One thing I've always remembered from this film is the pronunciation of "insurance".  Whenever my sister pronounces it differently from me, I think of Marnie.

 

In my travels, I have noticed that people who live in the deep South tend to emphasize the first syllable in all polysyllabic words.

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We know Marnie is very experienced in a life of crime based on her multiple Social Security cards and dyeing her hair to change her appearance. She also appears to have expensive tastes based on the clothing and lingerie she tosses into her luggage along with the large sums of money.

 

The score is repetitive, probably referring to her repeated crimes committed then gets dramatic as we see Marnie rise up from the sink like a siren out of the ocean.

 

Hitch breaks the fourth wall for his cameo and seems to ogle Marnie as she is quite attractive. He seems to know something is up with her and invites us to watch. It could also refer to his relationship with Hedren; she said of Hitch "He was too possessive and too demanding. I cannot be possessed by anyone. But, then, that's my own hangup".

 

Hedren also said of Hitch: "Everyone–I mean everyone–knew he was obsessed with me. He always wanted a glass of wine or champagne, with me alone, at the end of the day. He was really isolating me from everyone".[

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Daily Dose #19 "Marnie" 1964

 

It's been years since I watched this movie & the reason is... I did not like it that a man blackmailed a woman into marrying him.

 

However, staying with the opening scene:

 

Q1:  What we know about Marnie...looks like dual personalities one dark & one light...the first we see is a dark haired woman walking away from the camera...this may not even be Tippi Hedren (Margaret "Marnie" Edgar...I don't know ...may be a stand in. Assuming it is she, who suddenly becomes  a blond & a different person all to the score of Bernard Herrmann. 

 

Q2: I like this music it is not over done...I do not know much about what instruments were used but it does fit the camera footage perfectly & the part where it changes as she changes her hair color is perfect timing.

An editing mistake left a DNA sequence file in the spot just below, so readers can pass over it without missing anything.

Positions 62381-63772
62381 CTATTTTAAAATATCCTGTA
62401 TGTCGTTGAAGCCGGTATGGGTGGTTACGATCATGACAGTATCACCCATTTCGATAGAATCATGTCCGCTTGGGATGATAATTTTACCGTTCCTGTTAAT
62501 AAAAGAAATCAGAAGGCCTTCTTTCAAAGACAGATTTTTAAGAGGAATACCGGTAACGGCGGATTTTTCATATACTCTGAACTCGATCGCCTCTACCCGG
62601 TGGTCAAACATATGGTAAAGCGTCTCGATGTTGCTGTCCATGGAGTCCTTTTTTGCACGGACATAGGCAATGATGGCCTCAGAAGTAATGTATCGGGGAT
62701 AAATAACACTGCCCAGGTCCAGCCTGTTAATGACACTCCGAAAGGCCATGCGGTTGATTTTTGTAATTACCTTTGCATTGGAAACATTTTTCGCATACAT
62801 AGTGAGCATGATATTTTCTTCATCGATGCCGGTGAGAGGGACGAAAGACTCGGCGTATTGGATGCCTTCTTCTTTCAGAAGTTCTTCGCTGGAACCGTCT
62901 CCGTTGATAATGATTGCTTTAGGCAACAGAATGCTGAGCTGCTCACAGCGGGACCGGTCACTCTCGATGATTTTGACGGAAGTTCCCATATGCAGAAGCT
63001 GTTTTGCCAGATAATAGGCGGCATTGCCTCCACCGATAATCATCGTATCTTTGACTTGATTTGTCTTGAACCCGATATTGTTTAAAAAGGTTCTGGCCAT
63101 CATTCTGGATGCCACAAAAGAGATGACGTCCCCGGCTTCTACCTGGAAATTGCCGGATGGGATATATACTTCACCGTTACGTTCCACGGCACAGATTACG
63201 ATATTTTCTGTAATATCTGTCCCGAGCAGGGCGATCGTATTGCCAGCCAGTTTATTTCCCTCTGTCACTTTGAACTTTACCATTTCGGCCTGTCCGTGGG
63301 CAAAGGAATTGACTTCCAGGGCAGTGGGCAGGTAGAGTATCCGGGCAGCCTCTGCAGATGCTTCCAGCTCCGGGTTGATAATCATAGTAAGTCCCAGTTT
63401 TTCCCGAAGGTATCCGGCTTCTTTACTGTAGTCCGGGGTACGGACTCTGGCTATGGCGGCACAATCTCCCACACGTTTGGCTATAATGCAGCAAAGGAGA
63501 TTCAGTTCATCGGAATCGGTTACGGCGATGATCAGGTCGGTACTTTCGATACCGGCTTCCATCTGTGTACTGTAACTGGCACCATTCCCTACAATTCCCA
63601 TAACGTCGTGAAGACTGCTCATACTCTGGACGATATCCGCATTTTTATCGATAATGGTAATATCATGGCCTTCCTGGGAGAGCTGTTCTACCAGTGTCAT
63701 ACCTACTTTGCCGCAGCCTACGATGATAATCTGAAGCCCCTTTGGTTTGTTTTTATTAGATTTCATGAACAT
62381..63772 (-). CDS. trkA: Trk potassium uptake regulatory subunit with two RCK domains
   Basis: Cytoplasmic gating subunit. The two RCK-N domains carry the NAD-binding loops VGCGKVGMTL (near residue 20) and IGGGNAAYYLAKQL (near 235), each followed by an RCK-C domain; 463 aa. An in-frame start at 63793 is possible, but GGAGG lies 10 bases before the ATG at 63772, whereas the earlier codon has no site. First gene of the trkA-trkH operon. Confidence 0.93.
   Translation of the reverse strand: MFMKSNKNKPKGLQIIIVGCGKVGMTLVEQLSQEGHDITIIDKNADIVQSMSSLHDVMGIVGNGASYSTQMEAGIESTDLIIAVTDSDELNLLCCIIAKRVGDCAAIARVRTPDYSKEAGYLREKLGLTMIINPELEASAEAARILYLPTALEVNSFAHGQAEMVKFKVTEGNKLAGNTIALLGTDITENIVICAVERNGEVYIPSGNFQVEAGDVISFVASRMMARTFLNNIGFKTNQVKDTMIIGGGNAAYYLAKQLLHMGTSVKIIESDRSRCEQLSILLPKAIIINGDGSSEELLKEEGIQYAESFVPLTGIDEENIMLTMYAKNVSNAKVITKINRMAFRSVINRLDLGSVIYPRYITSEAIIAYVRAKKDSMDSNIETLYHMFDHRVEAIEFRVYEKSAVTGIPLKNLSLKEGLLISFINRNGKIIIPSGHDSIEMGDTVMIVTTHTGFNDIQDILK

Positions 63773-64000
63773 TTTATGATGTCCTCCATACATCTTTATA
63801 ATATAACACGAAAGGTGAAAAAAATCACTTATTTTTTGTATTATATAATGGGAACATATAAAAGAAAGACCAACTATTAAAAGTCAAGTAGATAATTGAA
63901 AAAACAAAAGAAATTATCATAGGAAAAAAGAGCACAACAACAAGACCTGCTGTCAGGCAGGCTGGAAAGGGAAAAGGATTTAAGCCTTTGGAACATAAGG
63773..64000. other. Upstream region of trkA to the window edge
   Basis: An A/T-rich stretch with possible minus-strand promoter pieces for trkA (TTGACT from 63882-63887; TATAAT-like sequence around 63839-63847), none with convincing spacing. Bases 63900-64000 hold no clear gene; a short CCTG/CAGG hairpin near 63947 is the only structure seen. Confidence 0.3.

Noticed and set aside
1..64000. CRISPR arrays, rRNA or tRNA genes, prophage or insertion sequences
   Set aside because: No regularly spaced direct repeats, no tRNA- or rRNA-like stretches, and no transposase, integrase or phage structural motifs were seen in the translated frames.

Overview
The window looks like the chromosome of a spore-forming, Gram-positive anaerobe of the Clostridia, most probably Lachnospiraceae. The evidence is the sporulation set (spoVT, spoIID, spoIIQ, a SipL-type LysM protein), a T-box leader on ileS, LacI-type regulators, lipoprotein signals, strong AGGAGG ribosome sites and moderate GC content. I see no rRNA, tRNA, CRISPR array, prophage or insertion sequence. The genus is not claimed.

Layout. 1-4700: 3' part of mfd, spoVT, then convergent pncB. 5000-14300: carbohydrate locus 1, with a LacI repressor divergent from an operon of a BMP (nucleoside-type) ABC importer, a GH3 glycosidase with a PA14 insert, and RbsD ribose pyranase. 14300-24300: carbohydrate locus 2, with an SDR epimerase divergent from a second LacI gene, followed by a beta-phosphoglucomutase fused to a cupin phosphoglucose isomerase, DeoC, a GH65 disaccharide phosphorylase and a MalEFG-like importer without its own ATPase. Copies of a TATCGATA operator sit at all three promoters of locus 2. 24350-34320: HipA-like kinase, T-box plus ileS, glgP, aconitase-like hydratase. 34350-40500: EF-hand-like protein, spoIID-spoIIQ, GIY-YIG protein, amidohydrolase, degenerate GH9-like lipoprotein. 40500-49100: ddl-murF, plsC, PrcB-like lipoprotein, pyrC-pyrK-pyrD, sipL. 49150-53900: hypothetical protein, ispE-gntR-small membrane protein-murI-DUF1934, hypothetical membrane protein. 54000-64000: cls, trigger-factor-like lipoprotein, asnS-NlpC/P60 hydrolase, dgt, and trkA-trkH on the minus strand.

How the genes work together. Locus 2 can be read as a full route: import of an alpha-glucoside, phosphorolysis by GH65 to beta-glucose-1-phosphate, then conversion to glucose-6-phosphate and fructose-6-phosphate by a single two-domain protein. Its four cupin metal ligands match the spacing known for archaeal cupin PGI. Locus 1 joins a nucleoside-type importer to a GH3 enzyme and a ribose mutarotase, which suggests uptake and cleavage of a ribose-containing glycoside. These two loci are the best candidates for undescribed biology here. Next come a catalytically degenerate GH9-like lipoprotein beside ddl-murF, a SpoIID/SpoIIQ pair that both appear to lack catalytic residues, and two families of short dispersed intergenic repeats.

Q3: Hitchcock's cameo...he looks directly at the camera & appears to be following Marnie.

 

In Marnie's room (we do not know her name at this point) she has two suitcases in different styles...more of the famous Hitchcockian 'doubles' that appear in many of his movies. The dark hair is washed out & she is now a blond. This was probably also a stand in actress or ' double' ...I'm not sure there was a reason for Tippi to do that  to her natural hair. Just saying what I think about film & how these things work. Maybe TIppi wanted to do this to her hair to 'feel' the part better ...I don't know. She has become a different woman with different hair. 

 

One suitcase  (rose or peach colored) is orderly... the other (gray) one in disarray. Marnie's style is also a 'double' the dark haired woman is more in disarray ...the blond more severe looking. One suitcase all the clothes are folder & in perfect order...the one she later discards is a jumble.

 

Here through close up camera footage we see at least four different social security ID cards; all similar but still with different female names. Marnie selects one. Albert's?  She has been somewhere named Albert's. This folder has a lavender cover. After re-watching the video I just realized she chose her ID before washing her hair & I thought it was the other way around.

 

NOTE:  The music changes as Marnie changes her hair color.